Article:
Chapter 5 Skeptical-Dogmatism and the Self-Undermining Objection.Mark Walker - 2024 - In Outlines of skeptical-dogmatism: on disbelieving our philosophical views. Lanham: Lexington Books.
    This chapter puts to rest for all of eternity the self-undermining charge against conciliationism.
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  44. Chapter 5. Constructing a Demonstration of Logical Rules, or How to Use Kant’s Logic Corpus.Huaping Lu-Adler - 2015 - In Robert R. Clewis (ed.), Reading Kant's Lectures. Boston: De Gruyter. pp. 137-158.
    In this chapter, I discuss some problems of Kant’s logic corpus while recognizing its richness and potential value. I propose and explain a methodic way to approach it. I then test the proposal by showing how we may use various mate- rials from the corpus to construct a Kantian demonstration of the formal rules of thinking (or judging) that lie at the base of Kant’s Metaphysical Deduction. The same proposal can be iterated with respect to other topics. The said demonstration (...)
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  45. Objectivity Rehabilitated [Chapter 5 of Objectivity].Guy Axtell - 2015 - In Objectivity. Polity Press, 2015. Introduction and T. of Contents. Polity; Wiley. pp. 139-170.
    In Part II we primarily studied the key philosophical concept of objectivity through its applications in methodologically divergent fields like those of the natural and behavioral sciences, and. In Part III we will take a different approach and primarily study different defenses, critiques, and reconstructions of the concept. Chapters 5 engages thinkers and schools of thought that sometimes reject the value of the concept itself, as well as those that criticize specific conceptions of objectivity but that still accept the value (...)
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  46. Aristotle’s Physics 5.1, 225a1-b5.John Bowin - 2019 - Philosophical Inquiry 43:147-164.
    This contribution offers an interpretation of the last half of chapter 1 of book 5 of Aristotle’s Physics in the form of a commentary. Among other things, it attempts an explanation of why Aristotle calls the termini of changes ‘something underlying’ (ὑποκείμενον) and ‘something not underlying’ (μὴ ὑποκείμενον). It also provides an analysis of Aristotle’s argument for the claim that what is not simpliciter does not change in the light of this interpretation.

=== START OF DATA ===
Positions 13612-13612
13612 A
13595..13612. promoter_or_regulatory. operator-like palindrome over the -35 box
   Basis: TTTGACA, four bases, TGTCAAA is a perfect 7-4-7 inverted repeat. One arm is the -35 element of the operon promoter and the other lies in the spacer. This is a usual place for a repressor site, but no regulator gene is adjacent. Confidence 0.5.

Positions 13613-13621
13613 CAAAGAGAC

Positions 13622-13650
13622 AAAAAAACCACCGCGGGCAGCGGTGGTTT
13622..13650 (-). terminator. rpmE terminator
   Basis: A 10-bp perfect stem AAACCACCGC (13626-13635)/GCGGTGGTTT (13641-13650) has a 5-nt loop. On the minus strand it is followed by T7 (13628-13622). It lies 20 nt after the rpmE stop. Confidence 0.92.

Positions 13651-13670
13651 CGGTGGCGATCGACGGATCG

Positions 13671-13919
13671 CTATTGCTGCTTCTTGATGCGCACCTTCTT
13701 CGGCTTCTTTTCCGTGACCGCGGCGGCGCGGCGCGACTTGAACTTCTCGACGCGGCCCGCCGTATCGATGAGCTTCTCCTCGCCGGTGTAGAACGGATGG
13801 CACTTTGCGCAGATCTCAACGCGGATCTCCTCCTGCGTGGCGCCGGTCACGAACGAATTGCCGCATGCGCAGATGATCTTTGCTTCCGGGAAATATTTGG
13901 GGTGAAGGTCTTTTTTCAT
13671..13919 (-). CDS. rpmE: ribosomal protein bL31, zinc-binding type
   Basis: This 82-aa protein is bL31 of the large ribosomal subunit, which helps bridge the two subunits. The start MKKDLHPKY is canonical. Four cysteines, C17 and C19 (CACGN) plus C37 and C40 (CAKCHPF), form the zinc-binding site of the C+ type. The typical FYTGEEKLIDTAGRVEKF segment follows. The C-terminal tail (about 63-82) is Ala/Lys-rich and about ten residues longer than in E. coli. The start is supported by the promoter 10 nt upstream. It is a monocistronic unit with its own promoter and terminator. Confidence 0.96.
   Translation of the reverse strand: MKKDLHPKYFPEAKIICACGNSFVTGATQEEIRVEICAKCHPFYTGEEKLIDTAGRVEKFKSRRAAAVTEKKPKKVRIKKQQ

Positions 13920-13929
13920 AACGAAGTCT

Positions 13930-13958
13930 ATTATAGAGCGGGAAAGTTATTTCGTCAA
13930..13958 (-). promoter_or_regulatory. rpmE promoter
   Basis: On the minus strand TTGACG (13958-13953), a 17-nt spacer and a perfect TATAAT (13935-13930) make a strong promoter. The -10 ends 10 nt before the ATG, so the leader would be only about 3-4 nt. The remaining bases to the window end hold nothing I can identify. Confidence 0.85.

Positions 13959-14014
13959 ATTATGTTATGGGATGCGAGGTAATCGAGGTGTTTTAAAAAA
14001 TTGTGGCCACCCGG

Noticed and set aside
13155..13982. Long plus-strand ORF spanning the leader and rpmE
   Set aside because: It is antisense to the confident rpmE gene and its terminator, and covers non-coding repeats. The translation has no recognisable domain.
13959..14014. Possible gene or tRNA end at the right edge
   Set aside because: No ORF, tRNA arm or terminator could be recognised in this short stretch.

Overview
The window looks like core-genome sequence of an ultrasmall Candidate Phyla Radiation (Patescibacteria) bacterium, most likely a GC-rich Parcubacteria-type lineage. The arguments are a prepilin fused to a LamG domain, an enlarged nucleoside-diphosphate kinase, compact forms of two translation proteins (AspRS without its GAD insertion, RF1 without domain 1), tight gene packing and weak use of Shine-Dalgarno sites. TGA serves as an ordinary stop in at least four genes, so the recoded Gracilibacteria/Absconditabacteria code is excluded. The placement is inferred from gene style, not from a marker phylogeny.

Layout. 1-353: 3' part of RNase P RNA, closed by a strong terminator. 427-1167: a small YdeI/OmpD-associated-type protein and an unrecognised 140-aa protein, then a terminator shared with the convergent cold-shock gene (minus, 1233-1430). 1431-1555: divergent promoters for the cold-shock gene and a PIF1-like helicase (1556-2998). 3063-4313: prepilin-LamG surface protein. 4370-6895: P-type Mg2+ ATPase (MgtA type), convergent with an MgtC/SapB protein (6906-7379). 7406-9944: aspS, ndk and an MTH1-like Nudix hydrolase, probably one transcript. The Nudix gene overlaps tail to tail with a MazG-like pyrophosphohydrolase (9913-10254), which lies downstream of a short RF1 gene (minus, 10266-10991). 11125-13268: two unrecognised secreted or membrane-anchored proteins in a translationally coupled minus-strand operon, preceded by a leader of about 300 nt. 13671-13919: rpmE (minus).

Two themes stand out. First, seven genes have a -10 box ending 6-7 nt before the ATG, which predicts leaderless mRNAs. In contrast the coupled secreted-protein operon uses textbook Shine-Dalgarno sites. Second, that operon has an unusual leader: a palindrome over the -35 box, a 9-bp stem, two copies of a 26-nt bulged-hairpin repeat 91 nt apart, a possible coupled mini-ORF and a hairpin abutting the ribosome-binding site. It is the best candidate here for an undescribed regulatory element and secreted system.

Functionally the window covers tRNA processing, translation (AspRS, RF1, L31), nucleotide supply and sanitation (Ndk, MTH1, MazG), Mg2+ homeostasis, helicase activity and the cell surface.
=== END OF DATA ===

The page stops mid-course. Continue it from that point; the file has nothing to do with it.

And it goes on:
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  47. The concept of mental disorder and the DSM-V.Massimiliano Aragona - 2009 - Dialogues in Philosophy, Mental and Neuro Sciences 2 (1):1-14.
    In view of the publication of the DSM-V researchers were asked to discuss the theoretical implications of the definition of mental disorders. The reasons for the use, in the DSM-III, of the term disorder instead of disease are considered. The analysis of these reasons clarifies the distinction between the general definition of disorder and its implicit, technical meaning which arises from concrete use in DSM disorders. The characteristics and limits of this technical meaning are discussed and contrasted to alternative definitions, (...)
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  48. From McTaggart to AdS_5 geometry 2.Paul Merriam - manuscript
    The purpose of this note is to show how an 'AB-series' interpretation of time, given in a companion paper, leads, surprisingly, to AdS_5 geometry. This is not a theory of 2 time dimensions. Rather, it is a theory of 1 time dimension that has both A-series and B-series characteristics.
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  49. Aristotle’s Nicomachean Ethics 3.5, 1113b7-8 and Free Choice.Susanne Bobzien - 2014 - In R. Salles P. Destree (ed.), What is up to us? Studies on Causality and Responsibility in Ancient Philosophy. Academia Verlag.
    ABSTRACT: This is a short companion piece to my ‘Found in Translation – Aristotle’s Nicomachean Ethics III.5 1113b7-8 and its Reception’ in which I examine in close textual analysis the philosophical question whether these two lines from the Nicomachean Ethics provide any evidence that Aristotle discussed free choice – as is not infrequently assumed. The result is that they do not, and that the claim that they do tends to be based on a mistranslation of the Greek. (There is some (...)
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  50.  41
    The value of the “5 Principles” (5P) in environmental education and protection.Minh-Phuong Thi Duong - 2024 - Sm3D Portal.
    The 5P, an acronym for the five principles, was proposed precisely to bridge the gap between scientific progress and societal acceptance, particularly in interdisciplinary scientific research on sustainability.